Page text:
If I were a differently-abled athlete, I wouldn’t bother showing up.
The only way to end this degrading of “handicapped” athletes into second class citizens is to make sure that the Paralympics and the Olympics themselves are merged into a single event. It may add a day or two to the “ordinary event” but so what? It will bring these sports and athletes together with the rest of the sporting community, and it will garner these sports wide TV coverage. How can there be any downside to this? Certainly no downside that could possibly compete with the new respect these men and women would get.
Failure to bring these Games together will probably never happen while petty kings such as Jacques Rogge and the other mediocrities on the IOC are still in charge. But that failure should weigh heavily on any legacy they hope to project into the future.
March 9, 2010
Forget the slow boat: the Chinese are planning to build a rail network that will have passengers traveling from London to Beijing in just two days! The following is from the Daily Telegraph:
China is in negotiations to build a high-speed rail network to India and Europe with trains that capable of running at over 200mph within the next ten years. The network would eventually carry passengers from London to Beijing and then to Singapore. It would also run to India and Pakistan … A second project would see trains heading north through Russia to Germany and into the European railway system, and a third line will extend south to connect Vietnam, Thailand, Burma and Malaysia.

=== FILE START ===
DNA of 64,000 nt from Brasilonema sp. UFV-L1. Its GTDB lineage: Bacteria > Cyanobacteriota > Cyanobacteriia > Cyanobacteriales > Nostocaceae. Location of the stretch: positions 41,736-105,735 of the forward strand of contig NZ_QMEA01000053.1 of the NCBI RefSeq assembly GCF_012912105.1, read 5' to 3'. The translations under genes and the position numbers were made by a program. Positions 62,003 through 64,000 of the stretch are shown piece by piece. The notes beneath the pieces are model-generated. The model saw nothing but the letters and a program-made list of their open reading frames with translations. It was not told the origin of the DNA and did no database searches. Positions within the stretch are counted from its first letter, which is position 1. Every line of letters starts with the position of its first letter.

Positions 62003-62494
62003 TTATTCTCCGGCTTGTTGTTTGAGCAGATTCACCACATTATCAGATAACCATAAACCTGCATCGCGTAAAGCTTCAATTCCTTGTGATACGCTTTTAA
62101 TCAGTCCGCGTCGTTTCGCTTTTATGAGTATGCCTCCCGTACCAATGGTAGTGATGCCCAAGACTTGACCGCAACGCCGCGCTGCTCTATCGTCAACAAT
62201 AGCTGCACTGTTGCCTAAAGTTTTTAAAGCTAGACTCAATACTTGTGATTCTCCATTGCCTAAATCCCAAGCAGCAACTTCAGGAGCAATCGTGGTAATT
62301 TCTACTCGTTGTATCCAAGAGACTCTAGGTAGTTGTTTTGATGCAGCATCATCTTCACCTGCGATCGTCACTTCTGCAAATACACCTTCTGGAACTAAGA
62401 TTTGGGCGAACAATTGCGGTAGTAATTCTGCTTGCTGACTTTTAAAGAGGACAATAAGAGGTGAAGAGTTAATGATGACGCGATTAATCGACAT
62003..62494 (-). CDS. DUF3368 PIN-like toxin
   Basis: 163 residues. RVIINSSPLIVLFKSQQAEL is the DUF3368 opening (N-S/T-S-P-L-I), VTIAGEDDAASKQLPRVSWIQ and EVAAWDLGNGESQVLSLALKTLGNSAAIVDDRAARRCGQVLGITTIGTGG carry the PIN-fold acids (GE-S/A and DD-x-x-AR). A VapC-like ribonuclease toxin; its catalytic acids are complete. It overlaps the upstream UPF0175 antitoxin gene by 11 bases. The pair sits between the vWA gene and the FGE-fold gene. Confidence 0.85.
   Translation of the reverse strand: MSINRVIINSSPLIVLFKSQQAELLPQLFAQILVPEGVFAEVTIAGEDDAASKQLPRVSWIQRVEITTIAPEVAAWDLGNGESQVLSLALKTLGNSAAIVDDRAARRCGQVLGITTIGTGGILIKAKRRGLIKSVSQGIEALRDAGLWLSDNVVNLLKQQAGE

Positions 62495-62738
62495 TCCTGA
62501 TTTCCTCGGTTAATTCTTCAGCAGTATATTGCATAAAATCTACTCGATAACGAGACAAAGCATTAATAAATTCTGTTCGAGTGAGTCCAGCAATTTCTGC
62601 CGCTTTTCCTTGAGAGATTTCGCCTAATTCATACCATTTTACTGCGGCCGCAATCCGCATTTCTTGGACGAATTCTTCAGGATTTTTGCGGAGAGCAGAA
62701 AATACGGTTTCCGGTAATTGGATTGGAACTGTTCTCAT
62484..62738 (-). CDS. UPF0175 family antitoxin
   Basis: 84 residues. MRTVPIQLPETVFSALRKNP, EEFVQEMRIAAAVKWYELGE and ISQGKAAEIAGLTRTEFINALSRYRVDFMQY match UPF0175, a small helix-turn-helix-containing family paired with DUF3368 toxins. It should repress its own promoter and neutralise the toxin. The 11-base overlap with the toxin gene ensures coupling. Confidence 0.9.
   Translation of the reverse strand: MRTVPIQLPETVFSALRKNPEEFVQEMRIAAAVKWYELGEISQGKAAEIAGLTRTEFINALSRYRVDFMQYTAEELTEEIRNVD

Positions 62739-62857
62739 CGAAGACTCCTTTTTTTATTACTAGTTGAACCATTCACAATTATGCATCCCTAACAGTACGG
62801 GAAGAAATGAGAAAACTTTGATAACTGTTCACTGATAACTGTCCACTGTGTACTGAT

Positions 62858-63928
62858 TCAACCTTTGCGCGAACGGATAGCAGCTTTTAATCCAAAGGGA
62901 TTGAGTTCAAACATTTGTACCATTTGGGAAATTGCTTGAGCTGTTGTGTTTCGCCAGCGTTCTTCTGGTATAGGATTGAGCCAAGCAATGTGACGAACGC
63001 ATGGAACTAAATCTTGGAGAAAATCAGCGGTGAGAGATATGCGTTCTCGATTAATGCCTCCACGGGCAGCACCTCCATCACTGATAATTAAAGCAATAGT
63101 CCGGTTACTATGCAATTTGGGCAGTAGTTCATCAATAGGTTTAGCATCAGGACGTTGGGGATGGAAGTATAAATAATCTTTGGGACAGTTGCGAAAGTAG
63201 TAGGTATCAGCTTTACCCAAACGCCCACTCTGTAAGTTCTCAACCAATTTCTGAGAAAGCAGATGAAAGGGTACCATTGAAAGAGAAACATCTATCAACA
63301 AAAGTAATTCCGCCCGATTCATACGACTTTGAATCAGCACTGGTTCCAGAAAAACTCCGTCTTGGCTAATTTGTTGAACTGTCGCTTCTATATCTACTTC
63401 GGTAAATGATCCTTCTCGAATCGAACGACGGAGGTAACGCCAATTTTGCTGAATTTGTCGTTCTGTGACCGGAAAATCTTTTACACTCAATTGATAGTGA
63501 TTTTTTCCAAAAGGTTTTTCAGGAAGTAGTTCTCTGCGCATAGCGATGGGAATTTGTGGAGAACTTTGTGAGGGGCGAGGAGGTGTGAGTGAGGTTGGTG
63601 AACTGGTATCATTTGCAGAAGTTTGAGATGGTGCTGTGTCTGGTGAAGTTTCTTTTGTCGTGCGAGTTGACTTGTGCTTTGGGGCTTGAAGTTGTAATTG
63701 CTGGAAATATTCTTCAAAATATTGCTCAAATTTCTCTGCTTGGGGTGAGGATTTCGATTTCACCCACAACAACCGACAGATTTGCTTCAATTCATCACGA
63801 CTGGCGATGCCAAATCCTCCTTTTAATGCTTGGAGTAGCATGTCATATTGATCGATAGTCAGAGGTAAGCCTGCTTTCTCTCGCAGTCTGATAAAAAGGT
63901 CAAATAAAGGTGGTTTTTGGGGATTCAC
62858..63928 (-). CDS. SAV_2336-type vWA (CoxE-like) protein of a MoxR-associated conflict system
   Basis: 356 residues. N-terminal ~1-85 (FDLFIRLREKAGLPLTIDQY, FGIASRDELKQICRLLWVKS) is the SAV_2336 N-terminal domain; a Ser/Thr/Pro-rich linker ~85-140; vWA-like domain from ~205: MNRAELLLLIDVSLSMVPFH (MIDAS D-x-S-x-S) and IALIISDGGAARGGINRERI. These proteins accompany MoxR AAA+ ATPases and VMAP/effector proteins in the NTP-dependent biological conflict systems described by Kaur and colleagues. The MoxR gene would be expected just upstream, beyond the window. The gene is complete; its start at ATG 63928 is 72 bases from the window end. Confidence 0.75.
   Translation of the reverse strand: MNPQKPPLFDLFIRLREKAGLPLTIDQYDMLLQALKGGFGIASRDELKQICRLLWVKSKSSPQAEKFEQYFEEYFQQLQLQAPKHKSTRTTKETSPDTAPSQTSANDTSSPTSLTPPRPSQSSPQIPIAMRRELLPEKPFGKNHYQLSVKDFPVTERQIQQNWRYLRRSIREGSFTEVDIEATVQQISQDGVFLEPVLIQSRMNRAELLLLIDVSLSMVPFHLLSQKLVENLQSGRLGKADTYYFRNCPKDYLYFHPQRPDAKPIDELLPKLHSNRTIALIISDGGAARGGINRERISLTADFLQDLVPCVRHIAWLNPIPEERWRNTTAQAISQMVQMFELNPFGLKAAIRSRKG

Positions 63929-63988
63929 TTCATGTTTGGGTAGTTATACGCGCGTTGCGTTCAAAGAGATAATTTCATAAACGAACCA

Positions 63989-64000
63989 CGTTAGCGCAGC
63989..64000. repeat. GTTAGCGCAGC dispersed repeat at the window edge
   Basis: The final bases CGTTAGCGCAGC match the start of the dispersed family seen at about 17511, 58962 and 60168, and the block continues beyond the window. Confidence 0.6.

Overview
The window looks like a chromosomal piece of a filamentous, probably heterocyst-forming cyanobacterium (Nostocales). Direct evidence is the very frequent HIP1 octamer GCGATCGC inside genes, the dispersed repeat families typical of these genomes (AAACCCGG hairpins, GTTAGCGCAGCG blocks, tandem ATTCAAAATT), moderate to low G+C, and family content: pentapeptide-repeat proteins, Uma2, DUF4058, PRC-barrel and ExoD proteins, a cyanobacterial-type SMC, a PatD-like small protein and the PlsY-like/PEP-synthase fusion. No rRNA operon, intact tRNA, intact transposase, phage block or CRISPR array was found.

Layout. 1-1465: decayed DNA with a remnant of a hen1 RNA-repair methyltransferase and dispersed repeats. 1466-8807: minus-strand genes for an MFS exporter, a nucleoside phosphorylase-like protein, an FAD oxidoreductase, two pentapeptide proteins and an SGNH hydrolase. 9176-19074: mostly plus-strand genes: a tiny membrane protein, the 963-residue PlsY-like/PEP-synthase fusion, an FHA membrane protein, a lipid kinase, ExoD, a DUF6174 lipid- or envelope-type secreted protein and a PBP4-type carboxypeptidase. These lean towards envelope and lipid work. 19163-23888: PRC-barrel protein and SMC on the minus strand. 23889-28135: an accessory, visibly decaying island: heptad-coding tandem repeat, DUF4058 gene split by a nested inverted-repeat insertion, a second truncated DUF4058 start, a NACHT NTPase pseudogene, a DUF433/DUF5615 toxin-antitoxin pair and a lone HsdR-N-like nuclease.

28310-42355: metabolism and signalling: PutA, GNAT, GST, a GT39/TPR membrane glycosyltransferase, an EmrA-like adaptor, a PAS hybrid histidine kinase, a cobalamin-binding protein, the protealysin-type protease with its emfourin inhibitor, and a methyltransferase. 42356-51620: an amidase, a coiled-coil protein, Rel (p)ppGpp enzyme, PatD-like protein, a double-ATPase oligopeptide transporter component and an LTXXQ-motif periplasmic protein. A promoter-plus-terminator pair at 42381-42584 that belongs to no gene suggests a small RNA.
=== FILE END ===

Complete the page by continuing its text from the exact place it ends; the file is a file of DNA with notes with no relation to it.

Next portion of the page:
Passengers could board a train in London and step off in Beijing, 5,070 miles away as the crow flies, in just two days. They could go on to Singapore, 6,750 miles away, within three days. “We are aiming for the trains to run almost as fast as aeroplanes,” said Mr Wang. “The best case scenario is that the three networks will be completed in a decade,” he added.
Wow! And they seem to be very serious:
China is in the middle of a £480 billion domestic railway expansion project that aims to build nearly 19,000 miles of new railways in the next five years, connecting up all of its major cities with high-speed lines. The world’s fastest train, the Harmony Express which has a top speed of nearly 250mph, was unveiled at the end of last year, between the cities of Wuhan and Guangzhou. Wholly Chinese-built, but using technology from Siemens and Kawasaki, the Harmony Express can cover 660 miles, the equivalent of a journey from London to Edinburgh and back, in just three hours.
Book me on the opening train!